change thy life from all evil to all good? Indeed, it is impossible to be done, unless first thy heart be changed. For, so long as the tree remains evil, it cannot bring forth good fruit. But art thou able to change thy own heart, from all sin to all holiness? To quicken a soul that is dead in sin? Dead to God, and alive only to the world? No more than thou art able to quicken a dead body, to raise to life him that lieth in the grave. Yea, thou art not able to quicken thy soul in any degree, no more than to give any degree of life to the dead body. Thou canst de nothing, more or less, in this matter; thou art utterly without strength. To be deeply sensible of this, how helpless thou art, as well as how guilty and how sinful, this is that "repentance not to be repented of," which is the forerunner of the Kingdom of God.

7. If to this lively conviction of thy inward and outward sius, of thy utter guiltiness and helplessness, there be added suitable affections,-sorrow of heart, for having despised thy own mercies, remorse, and self-condemnation, having thy mouth. stopped,―shame to lift up thine eyes to heaven,-fear of the wrath of God abiding on thee, of his curse hanging over thy head, and of the fiery indignation ready to devour those who

forget God, and obey not our Lord Jesus Christ,-earnest desire to escape from that indignation, to cease from evil, and learn to do well;-then I say unto thee, in the name of the Lord, "Thou art not far from the kingdom of God." One step more, and thou shalt enter in. Thou dost repent. Now, "Believe the Gospel."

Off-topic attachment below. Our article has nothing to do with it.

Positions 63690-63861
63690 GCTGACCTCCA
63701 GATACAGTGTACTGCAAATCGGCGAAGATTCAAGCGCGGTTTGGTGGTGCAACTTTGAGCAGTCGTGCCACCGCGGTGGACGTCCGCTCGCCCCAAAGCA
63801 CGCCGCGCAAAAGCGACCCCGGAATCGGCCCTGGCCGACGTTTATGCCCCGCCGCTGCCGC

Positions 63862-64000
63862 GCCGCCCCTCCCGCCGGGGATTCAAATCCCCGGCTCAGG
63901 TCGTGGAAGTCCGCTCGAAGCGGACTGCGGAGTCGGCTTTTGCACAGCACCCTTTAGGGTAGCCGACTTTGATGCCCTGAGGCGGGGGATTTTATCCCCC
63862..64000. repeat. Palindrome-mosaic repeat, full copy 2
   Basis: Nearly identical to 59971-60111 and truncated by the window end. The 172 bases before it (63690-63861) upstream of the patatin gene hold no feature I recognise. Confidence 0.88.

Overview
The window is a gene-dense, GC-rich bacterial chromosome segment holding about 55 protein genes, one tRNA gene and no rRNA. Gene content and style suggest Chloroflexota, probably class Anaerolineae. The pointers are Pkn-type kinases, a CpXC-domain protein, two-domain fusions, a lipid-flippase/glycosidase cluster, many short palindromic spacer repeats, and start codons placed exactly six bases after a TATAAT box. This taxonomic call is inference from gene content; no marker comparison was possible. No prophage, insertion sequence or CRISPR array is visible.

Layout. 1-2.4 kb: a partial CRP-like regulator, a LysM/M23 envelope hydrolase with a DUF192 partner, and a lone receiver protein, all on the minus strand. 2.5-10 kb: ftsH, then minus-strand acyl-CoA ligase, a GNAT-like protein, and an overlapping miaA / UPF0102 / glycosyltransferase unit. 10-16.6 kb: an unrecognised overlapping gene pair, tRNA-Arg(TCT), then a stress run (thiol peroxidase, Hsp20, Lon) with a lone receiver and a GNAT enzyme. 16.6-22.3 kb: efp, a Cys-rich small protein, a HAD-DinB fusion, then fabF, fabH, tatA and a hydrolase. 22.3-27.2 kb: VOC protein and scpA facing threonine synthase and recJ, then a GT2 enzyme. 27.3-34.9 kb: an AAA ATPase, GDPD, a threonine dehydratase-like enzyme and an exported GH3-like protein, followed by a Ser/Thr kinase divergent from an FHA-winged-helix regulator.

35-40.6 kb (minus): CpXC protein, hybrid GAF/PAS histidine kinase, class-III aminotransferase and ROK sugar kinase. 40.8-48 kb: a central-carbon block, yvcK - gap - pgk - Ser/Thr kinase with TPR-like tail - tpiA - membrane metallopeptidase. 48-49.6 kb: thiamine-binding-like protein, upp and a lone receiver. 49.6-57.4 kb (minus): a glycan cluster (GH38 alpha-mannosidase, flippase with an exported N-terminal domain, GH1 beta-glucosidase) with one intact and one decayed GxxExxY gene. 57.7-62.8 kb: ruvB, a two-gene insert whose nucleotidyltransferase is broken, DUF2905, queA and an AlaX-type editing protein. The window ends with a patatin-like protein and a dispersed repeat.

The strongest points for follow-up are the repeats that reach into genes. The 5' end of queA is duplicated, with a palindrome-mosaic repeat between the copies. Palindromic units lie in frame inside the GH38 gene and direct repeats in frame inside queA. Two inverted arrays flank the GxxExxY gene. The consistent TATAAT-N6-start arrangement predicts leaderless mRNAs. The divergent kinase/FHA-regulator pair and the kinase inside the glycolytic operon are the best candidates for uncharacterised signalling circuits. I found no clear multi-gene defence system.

8. The Gospel, (that is, good tidings, good news for guilty, helpless sinners,) in the largest sense of the word, means, the whole revelation made to men by Jesus Christ; and sometimes the whole account of what our Lord did and suffered, while he tabernacled among men. The substance of all is, "Jesus Christ came into the world to save sinners:" Or, "God so loved the world, that he gave his only begotten Son, to the end we might not perish, but have everlasting life:" Or, "He was bruised for our transgressions; he was wounded for our iniquities; the chastisement of our peace was upon him; and with his stripes we are healed."

9. "Believe" this, and the Kingdom of God is thine. By faith thou attainest the promise. "He pardoneth and absolveth all that truly repent, and unfeignedly believe his holy Gospel." As soon as ever God hath spoken to thy heart, "Be of good cheer, thy sins are forgiven thee," his kingdom comes: thou hast "Righteousness, and Peace, and Joy in the Holy Ghost."

10. Only beware thou do not deceive thy own soul, with regard to the nature of this Faith. It is not, as some have fondly conceived, a bare assent to the truth of the Bible, of the articles of our Creed, or of all that is contained in the Old and New Testament. The Devils believe this, as well as I or thou! And yet they are Devils still. But it is, over and above this, a sure trust in the mercy of God, through Christ Jesus. It is a confidence in a pardoning God. It is a divine evidence or conviction, that "God was in Christ reconciling the world to himself, not imputing to them their former trespasses; and, in particular, that the Son of God hath loved me, and given himself for me, and that I, even I, am now reconciled to God by the blood of the cross.

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11. Dost thou thus believe? Then the peace of God is in thy heart, and sorrowing and sighing flee away. Thou art no longer in doubt of the love of God; it is clear as the noon-day sun. Thou criest out, "My song shall be always of the lovingkindness of the Lord: with my mouth will I ever be telling of thy truth, from one generation to another." Thon art no longer afraid of hell, or death, or him that had once the power